But there was this one skateboarding shop in the Shops at Sunset where we used to go a lot. They sold skateboards and skateboard accessories. But what they mostly sold were clothes and the skateboard look. It was Andrew’s favorite place, we went there often, and Andrew usually tried to get me to buy him something. I usually resisted.
Now . . . one other thing the skate shop had: a half-pipe. It wasn’t a regulation-sized half-pipe, it wasn’t like you would be dropping into a 10’ drop if you made it . . . the height from the top of the drop to the bottom of the floor was only about 4 feet, but it was behind a chain-link fence cage and if you wanted to play in the half-pipe you had to drop off security, strap on a helmet (and other protective gear) and you were on your own.
One afternoon Andrew and I were cruising through the skateboard shop, and I was watching him exclaim over some “really rad” clothing or something. I knew that he was hoping I would buy him something, but I wasn’t going to do that because that would just be lame. Still, he had brought his skateboard (an affectation, not something he could actually ride) so he at least looked the part.
And then he found a set of blocks, and was determined that he needed them to make his skateboard “really cool.” He actually went ahead and explicitly asked me if I would buy the blocks for him.
“I dunno Andrew,” I told him, “are you sure that you need them?”
“Yes," he said, "oh, yes . . . . I absolutely do need them. If I had these blocks then my board wouldn’t be so stiff, and then I could ride the half-pipe.”
Now . . . this seemed like bullshit to me. But he brought up the half-pipe, and I figured I’d call him on it. “So,” I said, “this is all you need? You get these things and then you can get in the cage and ride the pipe?”
Okay. “I’ll tell you what, Andrew. I’ll buy this for you right now, but – if I do – I want to see you get in the cage and ride that pipe. If I buy you these blocks are you willing to do that?”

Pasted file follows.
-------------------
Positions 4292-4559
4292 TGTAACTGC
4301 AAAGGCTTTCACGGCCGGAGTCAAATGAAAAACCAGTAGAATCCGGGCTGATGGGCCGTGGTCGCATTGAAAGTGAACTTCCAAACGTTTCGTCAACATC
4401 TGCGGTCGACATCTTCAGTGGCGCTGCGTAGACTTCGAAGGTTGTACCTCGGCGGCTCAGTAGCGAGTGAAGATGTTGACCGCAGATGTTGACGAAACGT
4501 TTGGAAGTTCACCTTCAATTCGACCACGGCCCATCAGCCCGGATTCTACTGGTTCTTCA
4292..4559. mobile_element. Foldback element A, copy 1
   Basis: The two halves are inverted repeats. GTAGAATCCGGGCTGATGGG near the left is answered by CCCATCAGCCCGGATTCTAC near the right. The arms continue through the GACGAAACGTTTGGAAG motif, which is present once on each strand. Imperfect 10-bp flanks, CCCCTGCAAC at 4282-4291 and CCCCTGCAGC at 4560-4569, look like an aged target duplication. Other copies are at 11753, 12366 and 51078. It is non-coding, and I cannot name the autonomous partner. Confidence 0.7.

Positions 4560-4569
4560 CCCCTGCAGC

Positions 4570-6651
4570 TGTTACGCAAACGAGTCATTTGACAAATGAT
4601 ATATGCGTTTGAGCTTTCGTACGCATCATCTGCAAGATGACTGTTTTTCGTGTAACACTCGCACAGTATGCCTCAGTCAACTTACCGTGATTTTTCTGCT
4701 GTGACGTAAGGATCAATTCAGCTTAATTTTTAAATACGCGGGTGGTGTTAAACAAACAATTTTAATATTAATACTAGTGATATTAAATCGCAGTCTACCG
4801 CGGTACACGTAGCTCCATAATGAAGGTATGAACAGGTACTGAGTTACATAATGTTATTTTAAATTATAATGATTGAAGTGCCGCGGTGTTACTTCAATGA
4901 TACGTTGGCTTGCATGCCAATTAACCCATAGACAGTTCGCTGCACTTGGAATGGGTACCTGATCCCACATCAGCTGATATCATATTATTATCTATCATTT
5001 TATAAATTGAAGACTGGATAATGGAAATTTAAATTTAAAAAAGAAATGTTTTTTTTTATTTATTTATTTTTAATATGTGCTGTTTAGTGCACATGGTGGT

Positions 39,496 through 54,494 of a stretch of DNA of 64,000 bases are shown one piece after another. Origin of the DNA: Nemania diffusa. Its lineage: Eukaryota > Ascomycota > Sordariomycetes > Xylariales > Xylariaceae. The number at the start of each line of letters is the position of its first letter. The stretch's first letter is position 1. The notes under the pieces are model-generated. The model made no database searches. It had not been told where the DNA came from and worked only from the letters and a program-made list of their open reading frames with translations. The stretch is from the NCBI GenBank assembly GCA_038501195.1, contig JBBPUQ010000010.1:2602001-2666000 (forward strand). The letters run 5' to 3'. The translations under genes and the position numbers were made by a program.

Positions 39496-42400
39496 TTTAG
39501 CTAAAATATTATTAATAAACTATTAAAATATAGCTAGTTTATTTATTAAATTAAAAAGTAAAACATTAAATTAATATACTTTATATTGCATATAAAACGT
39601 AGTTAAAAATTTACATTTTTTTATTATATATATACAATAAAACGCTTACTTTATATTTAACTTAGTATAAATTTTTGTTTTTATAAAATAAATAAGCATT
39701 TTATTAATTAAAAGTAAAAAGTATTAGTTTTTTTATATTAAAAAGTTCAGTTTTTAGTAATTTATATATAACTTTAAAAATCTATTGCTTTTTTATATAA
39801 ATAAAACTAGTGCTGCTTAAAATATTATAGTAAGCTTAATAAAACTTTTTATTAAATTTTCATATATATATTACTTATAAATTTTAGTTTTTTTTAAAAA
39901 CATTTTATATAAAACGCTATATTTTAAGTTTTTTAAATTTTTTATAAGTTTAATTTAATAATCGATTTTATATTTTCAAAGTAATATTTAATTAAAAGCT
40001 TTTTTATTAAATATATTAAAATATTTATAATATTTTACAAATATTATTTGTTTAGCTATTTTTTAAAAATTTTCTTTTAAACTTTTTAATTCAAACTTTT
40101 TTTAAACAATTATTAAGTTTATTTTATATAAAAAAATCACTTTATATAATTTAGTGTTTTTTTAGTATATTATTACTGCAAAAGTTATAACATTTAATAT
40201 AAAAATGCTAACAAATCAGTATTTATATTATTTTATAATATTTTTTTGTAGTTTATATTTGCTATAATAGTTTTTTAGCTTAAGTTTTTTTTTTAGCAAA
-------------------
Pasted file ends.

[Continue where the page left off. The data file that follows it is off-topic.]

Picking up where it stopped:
To his credit, the kid didn’t hesitate: “Yes” he said.
“Great. Then let’s do this.”
So I bought the kid his blocks and he broke out this little tool he had, and he started dissembling and then re-assembling his skateboard. The entire time we were sitting on a small bench inside the store, watching other kids drop into and thrash on the small half-pipe inside the cage. After a while, I began to notice that Andrew was deliberately delaying his completion of the skateboard assembly.
“Are you sure you know what you are doing?” I asked him, “because I can fix that if you want. I know how to fit together a skateboard.”
“No,” he said, “I’ve got it.”
Eventually, Andrew could not delay matters any longer. His skateboard was assembled, and he strapped on his helmet and the elbow and knee pads that the skateshop required anyone in the cage to wear. I watched him from outside the cage as he stood at the top of the half-pipe, obviously terrified, and then plunged forward.
It was horrific. Andrew didn’t even come close to pulling off the drop. He did a faceplant and splattered himself on the bottom of the pipe’s plywood floor. But I called out encouragement, and Andrew pulled himself back up to the top of the drop, and tried it again.
It was even worse than before. I am pretty sure that the only reason Andrew is alive today is because the skateshop made him wear a helmet. But – to his credit – he climbed to the top of the drop and tried it a third time. Also to fail.
By now I had taken pity on the kid, and I called him out of the cage. “Andrew,” I said, “come on, that’s enough.” So Andrew left the cage and came out to sit beside me on the bench and slowly pull off his protective gear. And he was trying really, really hard not to cry.
* * *
And I felt like a dick.